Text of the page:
“We’re in a relationship business.”
I’ve heard this more times than I can count during the 20+ years I’ve worked with CPAs firms. It’s the one constant in the CPA profession.
But, I wonder…have we devalued relationship building? We have access to limitless technology tools as a means of communicating and finding the information and answers we need. We rely on online tools to connect with clients, prospects and referral sources. We automate communication. Does that become a substitute for real, in-person interaction?
In addition, I think many professionals in public accounting convince themselves that high quality work will speak for itself and that relationships are ancillary. They discount the value of soft skills such as communication and relationship building.
They believe that their excellent technical skill and production will lead to all the opportunities they want—both within the firm as well as opportunities with clients. To some extent, when young professionals are early in their careers with their firms this is true. A 1-3 year professional on the staff of an accounting firm has a primary responsibility to contribute to the firm’s growth by providing excellent client service, being technically proficient, and meeting deadlines.
But the hard truth about the soft skills of relationship building is this: technical expertise will only take a person so far. Professionals who are interested in taking their careers to the next level will soon realize that that in addition to strong technical skills the ability to develop real and trusted relationships unlocks greater opportunities.
In addition, most of us experience the greatest satisfaction with our chosen careers when we practice with a sense of purpose—meaning we understand and can articulate how what we’re doing professionally is making a positive difference for clients. How can we discern this without having built a relationship with the client and understanding those issues that are most important to them? Will they share their greatest struggles and challenges if they don’t trust us? Can they trust us if there isn’t a relationship?
Internally, existing leaders are looking for professionals who can influence, motivate, strategize and organize. Building relationships offers the perfect context in which to develop these critical skills.
So, if this is the hard truth, how do we develop these soft skills? Here are a few practical ideas to get started:
- If you tend toward being an introvert, it may not be natural for you to extend regular invitations to meet for lunch or coffee. You may need to create some kind of system to help you. Create a planned set of activities for getting to know people and put those activities in your calendar. Stick to the plan.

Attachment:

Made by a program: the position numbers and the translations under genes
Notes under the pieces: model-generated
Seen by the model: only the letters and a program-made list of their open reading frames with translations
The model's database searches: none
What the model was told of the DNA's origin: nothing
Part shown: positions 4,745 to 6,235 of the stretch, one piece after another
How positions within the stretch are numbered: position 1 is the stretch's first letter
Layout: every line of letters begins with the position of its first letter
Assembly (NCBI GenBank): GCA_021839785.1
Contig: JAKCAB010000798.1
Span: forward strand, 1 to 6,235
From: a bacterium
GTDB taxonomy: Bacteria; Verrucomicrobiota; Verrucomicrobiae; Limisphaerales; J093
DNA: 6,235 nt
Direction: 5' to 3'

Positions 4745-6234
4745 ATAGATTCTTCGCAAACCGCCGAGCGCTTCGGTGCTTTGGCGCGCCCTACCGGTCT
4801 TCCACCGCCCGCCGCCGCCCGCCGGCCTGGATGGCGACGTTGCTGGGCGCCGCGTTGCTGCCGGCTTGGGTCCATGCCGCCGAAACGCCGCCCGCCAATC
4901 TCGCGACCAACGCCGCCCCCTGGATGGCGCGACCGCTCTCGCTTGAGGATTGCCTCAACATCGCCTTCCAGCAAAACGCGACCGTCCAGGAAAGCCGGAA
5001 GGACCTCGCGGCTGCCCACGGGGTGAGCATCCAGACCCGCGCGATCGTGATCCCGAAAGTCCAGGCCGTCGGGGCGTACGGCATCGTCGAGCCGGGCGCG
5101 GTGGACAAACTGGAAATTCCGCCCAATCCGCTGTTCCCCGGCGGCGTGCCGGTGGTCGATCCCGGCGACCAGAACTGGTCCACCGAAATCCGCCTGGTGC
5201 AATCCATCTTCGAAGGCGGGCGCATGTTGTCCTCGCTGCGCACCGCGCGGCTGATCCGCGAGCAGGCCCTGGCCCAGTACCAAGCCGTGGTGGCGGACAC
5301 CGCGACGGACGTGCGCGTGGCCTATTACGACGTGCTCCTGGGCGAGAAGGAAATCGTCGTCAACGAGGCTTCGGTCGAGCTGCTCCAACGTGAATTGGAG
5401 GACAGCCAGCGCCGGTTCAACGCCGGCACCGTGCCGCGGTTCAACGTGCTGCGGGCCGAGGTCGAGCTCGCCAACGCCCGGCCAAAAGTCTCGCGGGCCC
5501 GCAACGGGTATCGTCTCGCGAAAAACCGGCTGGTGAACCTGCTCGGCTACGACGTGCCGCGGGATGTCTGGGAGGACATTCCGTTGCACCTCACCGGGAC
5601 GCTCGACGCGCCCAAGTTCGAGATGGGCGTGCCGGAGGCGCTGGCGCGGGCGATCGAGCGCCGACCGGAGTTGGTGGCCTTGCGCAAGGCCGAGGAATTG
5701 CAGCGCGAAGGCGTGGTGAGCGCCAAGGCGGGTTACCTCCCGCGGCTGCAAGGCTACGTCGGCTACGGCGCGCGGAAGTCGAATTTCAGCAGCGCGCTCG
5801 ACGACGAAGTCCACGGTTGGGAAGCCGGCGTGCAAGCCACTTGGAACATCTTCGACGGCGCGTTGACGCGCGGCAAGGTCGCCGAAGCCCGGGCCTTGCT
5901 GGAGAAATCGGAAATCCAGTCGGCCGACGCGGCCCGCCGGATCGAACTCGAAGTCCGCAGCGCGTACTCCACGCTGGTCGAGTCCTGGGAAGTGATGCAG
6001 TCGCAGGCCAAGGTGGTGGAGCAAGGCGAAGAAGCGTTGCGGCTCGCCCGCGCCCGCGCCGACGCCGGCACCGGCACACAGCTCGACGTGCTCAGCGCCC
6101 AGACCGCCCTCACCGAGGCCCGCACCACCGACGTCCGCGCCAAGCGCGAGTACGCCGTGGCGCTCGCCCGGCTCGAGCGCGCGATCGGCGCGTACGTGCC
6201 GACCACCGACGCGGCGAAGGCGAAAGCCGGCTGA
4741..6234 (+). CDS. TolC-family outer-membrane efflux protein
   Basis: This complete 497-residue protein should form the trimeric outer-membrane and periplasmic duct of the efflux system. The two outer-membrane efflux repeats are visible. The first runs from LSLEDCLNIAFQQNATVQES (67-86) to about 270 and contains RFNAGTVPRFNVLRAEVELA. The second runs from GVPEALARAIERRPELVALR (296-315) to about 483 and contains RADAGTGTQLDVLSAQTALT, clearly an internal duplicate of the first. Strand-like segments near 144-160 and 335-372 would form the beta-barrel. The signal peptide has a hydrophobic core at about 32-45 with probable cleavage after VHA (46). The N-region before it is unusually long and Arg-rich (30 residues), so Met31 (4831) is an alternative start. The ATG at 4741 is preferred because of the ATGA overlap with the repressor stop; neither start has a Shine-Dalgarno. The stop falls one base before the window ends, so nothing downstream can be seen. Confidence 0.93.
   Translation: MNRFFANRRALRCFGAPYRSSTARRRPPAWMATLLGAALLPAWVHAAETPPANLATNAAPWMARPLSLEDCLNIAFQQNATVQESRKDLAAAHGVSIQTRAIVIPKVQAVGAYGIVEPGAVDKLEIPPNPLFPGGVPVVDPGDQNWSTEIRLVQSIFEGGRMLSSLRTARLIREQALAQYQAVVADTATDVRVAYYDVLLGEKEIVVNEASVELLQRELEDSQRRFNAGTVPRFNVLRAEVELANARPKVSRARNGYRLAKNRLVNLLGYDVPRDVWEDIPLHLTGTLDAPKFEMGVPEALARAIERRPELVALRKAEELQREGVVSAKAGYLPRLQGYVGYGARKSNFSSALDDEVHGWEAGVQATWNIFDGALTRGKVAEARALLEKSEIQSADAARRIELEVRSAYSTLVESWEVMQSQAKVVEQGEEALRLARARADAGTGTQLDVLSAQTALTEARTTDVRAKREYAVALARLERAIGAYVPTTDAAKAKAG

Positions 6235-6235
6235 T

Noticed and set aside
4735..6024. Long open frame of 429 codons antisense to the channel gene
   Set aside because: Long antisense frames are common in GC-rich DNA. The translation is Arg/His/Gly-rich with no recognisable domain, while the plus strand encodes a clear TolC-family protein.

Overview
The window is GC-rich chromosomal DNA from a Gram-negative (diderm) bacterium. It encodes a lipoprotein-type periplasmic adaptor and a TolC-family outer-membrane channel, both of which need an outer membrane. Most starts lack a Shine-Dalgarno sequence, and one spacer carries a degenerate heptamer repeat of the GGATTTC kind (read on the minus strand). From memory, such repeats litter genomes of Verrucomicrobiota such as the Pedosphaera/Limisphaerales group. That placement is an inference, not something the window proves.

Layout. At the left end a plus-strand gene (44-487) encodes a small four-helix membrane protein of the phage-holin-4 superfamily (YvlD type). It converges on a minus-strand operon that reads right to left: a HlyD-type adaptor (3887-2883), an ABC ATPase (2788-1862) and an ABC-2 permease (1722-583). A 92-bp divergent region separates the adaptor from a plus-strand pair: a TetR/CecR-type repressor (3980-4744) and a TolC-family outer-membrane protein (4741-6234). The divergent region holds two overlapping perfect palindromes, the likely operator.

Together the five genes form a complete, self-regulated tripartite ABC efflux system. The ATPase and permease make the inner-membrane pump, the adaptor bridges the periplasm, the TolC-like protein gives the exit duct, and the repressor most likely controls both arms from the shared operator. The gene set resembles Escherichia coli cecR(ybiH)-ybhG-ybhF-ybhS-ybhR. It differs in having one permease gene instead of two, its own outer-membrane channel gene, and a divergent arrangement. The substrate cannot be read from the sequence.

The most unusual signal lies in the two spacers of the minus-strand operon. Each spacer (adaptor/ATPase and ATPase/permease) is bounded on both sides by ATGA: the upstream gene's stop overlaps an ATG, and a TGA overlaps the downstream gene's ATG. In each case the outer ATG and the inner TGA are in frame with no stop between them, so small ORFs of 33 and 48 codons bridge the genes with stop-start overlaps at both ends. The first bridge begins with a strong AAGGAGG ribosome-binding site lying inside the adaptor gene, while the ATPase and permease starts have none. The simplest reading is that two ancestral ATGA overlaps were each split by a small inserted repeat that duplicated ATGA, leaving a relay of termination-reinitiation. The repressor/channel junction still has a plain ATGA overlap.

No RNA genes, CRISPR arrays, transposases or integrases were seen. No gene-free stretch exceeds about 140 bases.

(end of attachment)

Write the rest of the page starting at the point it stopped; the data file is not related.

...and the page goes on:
- Be strategic about the relationships you build. Think through the purpose of connecting with someone. How can they help you? And equally, if not more important, how can you help them?
- Don’t shy away from a conversation because someone is rude. Sometimes other people are just as nervous as you are. Forge ahead. Every time you try will make the next time easier. If the person you’re trying to engage doesn’t respond after a few attempts you can either ask them outright why you’re having a hard time connecting or move on to the next person.
- Recognize that it’s your responsibility to reach out and build these relationships. Don’t expect others to come to you. When you take the opportunity to reach out, you’ll find that 99.9% of the people you contact are accommodating. Once you reach a more senior-level position remember to be receptive to those younger professionals who are reaching out to you. Be a good steward of your position.
- Take time and make the effort to build relationships with people over personal as well as business topics. You may be able to get by keeping people at arm’s length for a little while, but true relationships eventually must go deeper in order to create trust.
Building relationships is critical. Practice the skills necessary to develop and maintain mutually beneficial relationships—both internally and externally. Accepting this hard truth and shoring up these soft skills will unlock unlimited possibilities.
About the Author
Carrie has 20 years of experience helping CPA firms grow. From setting the right goals to improving individual business development skills to encouraging employee participation in business development and measuring results—Carrie works with firms throughout North America to hone their competitive edge. Carrie Steffen is a Shareholder and President at The Whetstone Group.